Posted in Business, Alice’s Blog,
The war for securing the best talent is on going, with no signs of abating. We are not only competing among ourselves, but also against other industries in Britain and abroad. It is obvious that everyone is battling to find and retain the brightest and best talent.
One-way of ensuring our industry ensnares some of this talent is to draw from a broader and more diverse pool. I founded The Work Crowd ten months ago off the back of many conversations with women – some at the school gates – that are highly talented individuals but gave it all up to start a family. Many were keen to get back to work in some capacity, mindful though of their family commitments. I was being asked for advice on how best to go about it. Drawing on these people to work on a project-by-project basis is a good way to start. They are able to take up the slack when a business demands it, without negating their family.
The other way is for us to work together as an industry to change public perceptions of the marcoms sector. Even now, some people see PR, Marketing and Communications as the ‘fluffy’ choice. It is a shame that we continue to battle with this outdated mindset and lose out to the more ‘serious’ or 'career progressing' industries of management consulting, technology scale-ups et al.
Moreover, it is vital that we take work-culture seriously. The way we work and the way up-and-coming generations view work is very different. We need to find a balance in order to remain competitive going forwards. The ‘baby boom’ generation has always put work first – they have ‘lived to work’ and are not keen on retirement. Whereas the younger generation - or Gen Y – aged between 19 and 36 – look for work that adds real value to their life and society. They expect to romp up the promotions ladder and are more likely to flit from job to job – the ‘job for life’ is definitely a goner for them!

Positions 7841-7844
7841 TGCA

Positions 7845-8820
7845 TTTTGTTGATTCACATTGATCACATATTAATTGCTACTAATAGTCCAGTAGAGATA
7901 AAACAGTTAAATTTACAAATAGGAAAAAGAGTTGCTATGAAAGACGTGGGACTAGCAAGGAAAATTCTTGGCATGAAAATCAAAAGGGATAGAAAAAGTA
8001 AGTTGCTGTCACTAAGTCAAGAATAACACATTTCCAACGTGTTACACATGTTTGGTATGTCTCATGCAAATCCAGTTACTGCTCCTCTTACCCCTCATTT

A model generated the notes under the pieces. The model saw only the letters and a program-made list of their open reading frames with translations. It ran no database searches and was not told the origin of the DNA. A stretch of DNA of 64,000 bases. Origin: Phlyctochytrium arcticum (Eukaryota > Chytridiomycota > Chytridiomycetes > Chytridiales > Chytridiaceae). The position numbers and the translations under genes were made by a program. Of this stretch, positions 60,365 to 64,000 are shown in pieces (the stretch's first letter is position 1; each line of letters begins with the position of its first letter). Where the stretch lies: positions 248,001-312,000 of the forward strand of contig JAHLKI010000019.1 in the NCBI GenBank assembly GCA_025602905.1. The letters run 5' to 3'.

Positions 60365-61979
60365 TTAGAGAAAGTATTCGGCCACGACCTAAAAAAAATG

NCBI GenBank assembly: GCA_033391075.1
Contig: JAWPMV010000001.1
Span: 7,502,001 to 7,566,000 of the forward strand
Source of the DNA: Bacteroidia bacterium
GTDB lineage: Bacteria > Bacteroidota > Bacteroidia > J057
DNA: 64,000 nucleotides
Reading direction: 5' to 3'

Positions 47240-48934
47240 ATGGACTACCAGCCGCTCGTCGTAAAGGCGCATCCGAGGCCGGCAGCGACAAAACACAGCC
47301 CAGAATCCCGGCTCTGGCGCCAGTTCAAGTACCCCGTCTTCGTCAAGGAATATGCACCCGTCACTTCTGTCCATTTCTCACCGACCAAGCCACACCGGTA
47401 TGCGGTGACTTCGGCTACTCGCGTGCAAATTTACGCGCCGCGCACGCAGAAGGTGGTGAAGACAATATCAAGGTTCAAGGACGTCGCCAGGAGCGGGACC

Wedged in between these comes generation x – aged 37-53. They can be seen as the pioneers of flexible working and the work-life balance. Managing all these different cultural outlooks can be a nightmare for business leaders.
Continuous professional development and an ever-growing apprenticeship movement are two ways to capture the young and retain those you have already employed. Gone are the days when little or no investment in professional training was acceptable. Nowadays, especially Gen Y, expect to receive investment in their careers.
So, how can businesses implement all this? Firstly, working in a more agile way – with a scrum master driving the projects. Bring in freelance specialists to boost teams and tap into the talented pool of people who can’t or don’t want to commit to a permanent role. Introduce flexible work contracts. If you have identified an outstanding talent, but they want to work remotely or strange hours – embrace this, give it a try – you probably won’t regret it.
Reach out to the next generation – or in other words ‘get ‘em young’. Forge alliances with schools, colleges and universities. Give up some time and go in and sell your industry, it is time we all competed with other ‘sensible’ career choice and finally, introduce a mentoring scheme. And remember – it doesn’t have to be the old mentoring the young – the other way round works surprisingly well too.
Register with The Work Crowd today!